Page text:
National Center for Education Statistics

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National Center for Education Statistics
National Center for Education Statistics logo (USA).png
Agency overview
Jurisdiction Federal government of the United States
Headquarters 1990 K Street, NW
Washington, D.C., 20006
38°54′9.1″N 77°2′41.2″W / 38.902528°N 77.044778°W / 38.902528; -77.044778
Employees 110
Agency executive John Easton, Acting Commissioner
Parent agency Institute of Education Sciences
Website National Center for Education Statistics

The National Center for Education Statistics (NCES) is the part of the United States Department of Education's Institute of Education Sciences (IES) that collects, analyzes, and publishes statistics on education and public school district finance information in the United States. It also conducts international comparisons of education statistics and provides leadership in developing and promoting the use of standardized terminology and definitions for the collection of those statistics. NCES is a principal agency of the U.S. Federal Statistical System.

John Easton, Director of the Institute of Education Sciences, is the acting director of NCES.

History[edit]

The functions of NCES have existed in some form since 1867, when Congress passed legislation providing ‘‘That there shall be established at the City of Washington, a department of education, for the purpose of collecting such statistics and facts as shall show the condition and progress of education in the several States and Territories, and of diffusing such information respecting the organization and management of schools and school systems, and methods of teaching, as shall aid the people of the United States in the establishment and maintenance of efficient school systems, and otherwise promote the cause of education throughout the country.’’ [1]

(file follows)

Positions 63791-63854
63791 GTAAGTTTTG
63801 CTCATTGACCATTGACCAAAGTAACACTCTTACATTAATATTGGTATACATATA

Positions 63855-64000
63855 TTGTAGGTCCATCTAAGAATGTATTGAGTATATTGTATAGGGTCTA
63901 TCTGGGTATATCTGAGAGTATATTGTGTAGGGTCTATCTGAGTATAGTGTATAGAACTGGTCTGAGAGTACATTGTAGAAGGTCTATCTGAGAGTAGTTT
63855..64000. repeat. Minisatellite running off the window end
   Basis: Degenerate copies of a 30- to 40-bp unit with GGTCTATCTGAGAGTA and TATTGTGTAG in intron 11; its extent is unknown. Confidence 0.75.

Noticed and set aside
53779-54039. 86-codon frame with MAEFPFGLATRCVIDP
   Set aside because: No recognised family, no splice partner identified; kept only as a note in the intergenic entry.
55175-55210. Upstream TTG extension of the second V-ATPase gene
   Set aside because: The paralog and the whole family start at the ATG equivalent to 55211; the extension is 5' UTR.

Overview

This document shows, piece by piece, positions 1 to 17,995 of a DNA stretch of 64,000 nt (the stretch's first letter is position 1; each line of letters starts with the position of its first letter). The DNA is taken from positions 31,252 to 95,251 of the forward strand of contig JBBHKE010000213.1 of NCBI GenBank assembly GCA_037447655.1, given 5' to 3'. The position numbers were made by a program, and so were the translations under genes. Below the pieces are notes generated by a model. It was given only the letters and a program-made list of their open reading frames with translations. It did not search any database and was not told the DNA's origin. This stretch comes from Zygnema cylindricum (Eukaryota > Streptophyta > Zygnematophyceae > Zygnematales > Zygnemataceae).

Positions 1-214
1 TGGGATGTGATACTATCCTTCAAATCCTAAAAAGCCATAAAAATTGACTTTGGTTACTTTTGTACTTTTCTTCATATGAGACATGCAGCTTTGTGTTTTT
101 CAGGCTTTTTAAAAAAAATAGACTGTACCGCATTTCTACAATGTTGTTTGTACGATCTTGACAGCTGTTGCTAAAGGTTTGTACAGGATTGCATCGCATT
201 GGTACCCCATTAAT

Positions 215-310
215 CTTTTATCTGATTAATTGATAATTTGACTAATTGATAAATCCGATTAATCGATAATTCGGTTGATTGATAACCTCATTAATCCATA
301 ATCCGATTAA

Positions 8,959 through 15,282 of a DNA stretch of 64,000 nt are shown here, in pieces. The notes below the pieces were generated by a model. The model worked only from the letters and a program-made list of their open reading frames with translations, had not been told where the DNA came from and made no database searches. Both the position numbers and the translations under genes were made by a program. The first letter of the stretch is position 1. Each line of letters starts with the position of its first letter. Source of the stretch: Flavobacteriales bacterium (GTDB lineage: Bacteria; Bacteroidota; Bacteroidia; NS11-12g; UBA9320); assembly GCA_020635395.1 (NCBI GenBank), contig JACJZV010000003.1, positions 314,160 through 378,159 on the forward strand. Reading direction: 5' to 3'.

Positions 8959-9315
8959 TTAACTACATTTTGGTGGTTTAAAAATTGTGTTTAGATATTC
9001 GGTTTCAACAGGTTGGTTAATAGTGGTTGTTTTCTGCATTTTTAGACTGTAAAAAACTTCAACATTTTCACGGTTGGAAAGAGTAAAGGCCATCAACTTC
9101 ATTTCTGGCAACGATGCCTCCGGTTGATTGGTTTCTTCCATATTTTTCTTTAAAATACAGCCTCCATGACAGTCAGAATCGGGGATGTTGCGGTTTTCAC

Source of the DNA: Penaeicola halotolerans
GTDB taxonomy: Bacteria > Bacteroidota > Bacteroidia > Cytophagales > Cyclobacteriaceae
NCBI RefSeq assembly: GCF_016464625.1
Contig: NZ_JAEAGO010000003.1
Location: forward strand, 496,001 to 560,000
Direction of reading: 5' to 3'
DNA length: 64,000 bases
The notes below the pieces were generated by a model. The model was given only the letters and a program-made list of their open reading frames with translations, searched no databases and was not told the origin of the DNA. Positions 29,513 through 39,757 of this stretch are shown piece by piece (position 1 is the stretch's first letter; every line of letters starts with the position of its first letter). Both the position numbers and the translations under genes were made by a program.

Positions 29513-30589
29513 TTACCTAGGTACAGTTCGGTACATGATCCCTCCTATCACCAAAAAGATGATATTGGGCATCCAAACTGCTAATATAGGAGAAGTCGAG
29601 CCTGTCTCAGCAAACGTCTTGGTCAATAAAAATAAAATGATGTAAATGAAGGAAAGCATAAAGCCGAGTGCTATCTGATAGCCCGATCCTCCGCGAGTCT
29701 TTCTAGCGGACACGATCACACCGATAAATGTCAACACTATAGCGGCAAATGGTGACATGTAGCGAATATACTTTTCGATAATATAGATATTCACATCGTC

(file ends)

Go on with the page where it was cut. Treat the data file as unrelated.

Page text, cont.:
Organizational structure[edit]

The National Center for Education Statistics fulfills a Congressional mandate to collect, collate, analyze, and report complete statistics on the condition of American education; conduct and publish reports; and review and report on education activities internationally. The structure and activities of the center are as follows:[2]

Office of the Commissioner[edit]

The Office of the Commissioner sets policy and standards for the Center and oversees its operation, thus ensuring that statistical quality and confidentiality are maintained.

Administrative Data Division (AD)[edit]

Administrative Data Division (ADD) oversees planning, design, operations, statistical analysis, reporting, and dissemination of administrative records data at the elementary, secondary, and postsecondary education levels, and on libraries.

Assessment Division (AD)[edit]

Assessment Division (AD) creates, designs, develops, implements and reports on the National Assessment of Educational Progress at the national level and coordinates assessment and related data collection activities with the states. The staff also conducts a variety of other related education assessment studies.

Sample Surveys Division (SSD)[edit]

Sample Surveys Division (SSD)oversees, planning design, operations, statistical analysis reporting, and dissemination of data from sample surveys at all levels of education, including early childhood and adult, and international data. Surveys on vocational and technical education are also included in this division.